If one shot can contain an entire film in essence, then can a sound? And if the instantaneous break between two images contains shifts in perception that are the exclusive domain of cinema, then what happens when the aural element is added? Since the late twenties, sound has been as essential an ingredient as the shot or the cut in film’s construction, yet more often than not it isn’t discussed in film criticism, with all elements of mise-en-scène making it take a back seat.I'm very sensitive to sound in general, and whenever I used to direct plays I spent nearly as much time on the sound design as anything else. For the past eight months or so, I've been working as the sound recordist for an independent film some friends of mine are making, and that's made me even more aware of film sound than I was before. Movies are often said to be "a visual medium", but this isn't entirely true -- they are, certainly, a visual medium, but they're not just that. Part of the magic of cinema is that it uses so many different art forms at once, and sound is a central part of our experience of any movie. Even silent films weren't actually silent.
There are lots of good essays at Reverse Shot, though a couple of moments stood out for me. First, I was glad to see Matt Zoller Seitz writing again about The New World, since he's been one of the film's most intelligent champions ever since it was released. (BFI should hire him to write one of their Film Classics monographs about it.)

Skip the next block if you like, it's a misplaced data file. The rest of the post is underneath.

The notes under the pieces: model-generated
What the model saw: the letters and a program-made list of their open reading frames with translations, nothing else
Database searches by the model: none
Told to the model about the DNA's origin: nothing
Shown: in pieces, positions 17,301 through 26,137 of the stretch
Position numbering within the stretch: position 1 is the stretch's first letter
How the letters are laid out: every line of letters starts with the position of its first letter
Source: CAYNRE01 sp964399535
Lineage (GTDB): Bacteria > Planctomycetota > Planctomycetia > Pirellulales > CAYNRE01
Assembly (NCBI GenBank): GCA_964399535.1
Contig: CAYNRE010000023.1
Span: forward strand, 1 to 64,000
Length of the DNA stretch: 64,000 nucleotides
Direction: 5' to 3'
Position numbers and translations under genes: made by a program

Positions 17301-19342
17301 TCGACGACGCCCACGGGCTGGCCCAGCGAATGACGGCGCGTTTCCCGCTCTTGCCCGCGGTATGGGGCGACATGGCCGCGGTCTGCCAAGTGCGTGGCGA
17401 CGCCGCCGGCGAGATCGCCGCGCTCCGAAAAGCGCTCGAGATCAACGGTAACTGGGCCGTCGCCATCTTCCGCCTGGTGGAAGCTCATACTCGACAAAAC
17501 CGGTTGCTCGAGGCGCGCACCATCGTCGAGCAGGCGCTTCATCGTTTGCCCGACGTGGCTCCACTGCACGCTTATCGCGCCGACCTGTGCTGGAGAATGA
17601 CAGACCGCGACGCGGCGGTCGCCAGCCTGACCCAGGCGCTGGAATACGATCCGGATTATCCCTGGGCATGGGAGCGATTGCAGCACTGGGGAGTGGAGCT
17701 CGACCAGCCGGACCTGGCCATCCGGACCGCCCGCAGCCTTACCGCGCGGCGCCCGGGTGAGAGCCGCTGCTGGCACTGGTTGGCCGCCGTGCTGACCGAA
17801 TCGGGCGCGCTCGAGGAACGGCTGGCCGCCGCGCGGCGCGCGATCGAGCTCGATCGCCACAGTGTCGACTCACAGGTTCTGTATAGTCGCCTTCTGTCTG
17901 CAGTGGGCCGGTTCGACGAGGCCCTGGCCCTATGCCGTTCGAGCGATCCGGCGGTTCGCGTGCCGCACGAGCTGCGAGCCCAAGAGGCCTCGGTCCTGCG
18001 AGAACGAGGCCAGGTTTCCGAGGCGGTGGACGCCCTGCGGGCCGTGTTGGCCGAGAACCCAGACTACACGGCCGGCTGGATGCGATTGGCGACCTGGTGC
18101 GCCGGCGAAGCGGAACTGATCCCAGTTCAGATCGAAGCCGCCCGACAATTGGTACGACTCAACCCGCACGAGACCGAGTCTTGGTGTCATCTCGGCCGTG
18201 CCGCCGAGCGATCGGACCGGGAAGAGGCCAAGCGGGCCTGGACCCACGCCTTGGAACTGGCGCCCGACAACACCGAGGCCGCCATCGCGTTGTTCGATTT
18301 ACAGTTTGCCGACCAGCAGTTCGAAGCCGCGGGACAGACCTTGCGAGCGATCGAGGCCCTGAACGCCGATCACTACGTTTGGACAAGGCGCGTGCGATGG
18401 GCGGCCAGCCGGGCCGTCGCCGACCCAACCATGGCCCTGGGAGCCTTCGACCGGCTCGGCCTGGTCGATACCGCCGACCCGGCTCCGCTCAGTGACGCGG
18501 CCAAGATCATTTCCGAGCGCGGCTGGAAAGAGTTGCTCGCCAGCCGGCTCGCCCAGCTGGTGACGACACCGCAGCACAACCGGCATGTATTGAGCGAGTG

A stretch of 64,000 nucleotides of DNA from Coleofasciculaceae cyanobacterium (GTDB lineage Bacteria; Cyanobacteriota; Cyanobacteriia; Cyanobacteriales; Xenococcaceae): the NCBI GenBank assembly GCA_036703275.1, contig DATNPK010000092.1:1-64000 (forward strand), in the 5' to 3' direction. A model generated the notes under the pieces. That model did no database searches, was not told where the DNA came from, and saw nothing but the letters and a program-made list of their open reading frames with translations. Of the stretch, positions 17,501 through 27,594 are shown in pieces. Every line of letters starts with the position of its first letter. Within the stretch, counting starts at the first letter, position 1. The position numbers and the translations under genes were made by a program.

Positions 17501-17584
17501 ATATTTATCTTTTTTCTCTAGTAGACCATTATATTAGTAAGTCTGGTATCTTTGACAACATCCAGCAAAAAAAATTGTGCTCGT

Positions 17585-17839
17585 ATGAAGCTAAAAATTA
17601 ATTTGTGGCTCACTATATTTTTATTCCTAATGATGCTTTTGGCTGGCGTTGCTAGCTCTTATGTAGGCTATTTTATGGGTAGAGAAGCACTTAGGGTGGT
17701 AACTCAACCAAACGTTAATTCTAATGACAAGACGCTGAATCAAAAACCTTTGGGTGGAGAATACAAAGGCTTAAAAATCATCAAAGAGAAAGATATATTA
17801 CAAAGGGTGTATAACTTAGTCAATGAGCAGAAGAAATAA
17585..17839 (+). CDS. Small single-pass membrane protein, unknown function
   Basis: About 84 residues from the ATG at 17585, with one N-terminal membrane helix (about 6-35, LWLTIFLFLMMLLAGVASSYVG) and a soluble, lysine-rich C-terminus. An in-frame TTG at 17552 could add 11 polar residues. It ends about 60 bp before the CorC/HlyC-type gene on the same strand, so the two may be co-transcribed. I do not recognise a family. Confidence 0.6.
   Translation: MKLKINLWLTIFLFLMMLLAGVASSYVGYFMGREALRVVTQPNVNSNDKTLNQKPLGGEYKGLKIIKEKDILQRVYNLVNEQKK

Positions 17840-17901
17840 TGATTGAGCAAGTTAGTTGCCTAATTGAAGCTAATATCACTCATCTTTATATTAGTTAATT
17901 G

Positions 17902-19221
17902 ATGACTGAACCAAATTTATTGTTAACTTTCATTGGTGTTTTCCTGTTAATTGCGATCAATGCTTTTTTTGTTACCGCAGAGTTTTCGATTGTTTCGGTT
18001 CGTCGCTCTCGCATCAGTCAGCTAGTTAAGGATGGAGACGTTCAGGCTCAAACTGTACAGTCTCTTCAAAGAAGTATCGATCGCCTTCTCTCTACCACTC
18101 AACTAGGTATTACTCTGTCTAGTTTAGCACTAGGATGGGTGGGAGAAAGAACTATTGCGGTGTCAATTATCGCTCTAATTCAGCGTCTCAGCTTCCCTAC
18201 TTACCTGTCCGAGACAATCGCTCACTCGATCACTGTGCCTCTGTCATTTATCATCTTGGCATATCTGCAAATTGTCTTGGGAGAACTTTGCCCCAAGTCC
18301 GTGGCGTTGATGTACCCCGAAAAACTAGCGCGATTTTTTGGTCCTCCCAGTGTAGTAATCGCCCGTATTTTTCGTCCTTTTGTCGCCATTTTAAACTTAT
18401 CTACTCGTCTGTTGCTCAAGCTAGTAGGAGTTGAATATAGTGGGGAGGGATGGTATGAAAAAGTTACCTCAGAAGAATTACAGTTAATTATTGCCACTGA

Taken together, Malick’s multiplicity of mirrored images and situations, repeated music tracks and sound effects suggest that the story of The New World isn’t meant to be interpreted as self-contained and linear—locked-off from the rest of time and space—but as a microcosm of a larger cycle, a lone rotation of a clock’s second hand. When spring and fall arrive, we open our windows. The sound of wind moving through hallways and rooms reminds us that one phase, one chapter, is ending, and another is beginning (or vice-versa); that we’re forever leaving one place, one space, and entering another.I was pleased, too, to read Elbert Ventura's essay on Heat, because one of my strongest memories from first watching the film (which I saw three times in the theatre on its first release) is of thinking, "Wow -- that's the most realistic gunfire I've ever heard in a movie!" I was nineteen, still living in a gun shop when I wasn't at college, and I knew what those weapons sounded like. I also knew, to some extent, how hard it is to capture the sound of guns, having taken a video camera to a couple machine-gun shoots (the noise totally overwhelmed the puny mic in the camcorder and almost liquified the tape). There's a resonance to gunfire that is difficult to replicate. Michael Mann cares about the weapons in his movies, he's fanatical about accuracy, and in the "Battle of Los Angeles" scene, he and the sound designers ended up choosing to use the live production sound of the guns firing. There is a meaning more important than verisimilitude, though, as Ventura notes: "Beyond its authenticity, the bruising boom feels definitive, taking us beyond the disposable sounds of mayhem in other movies."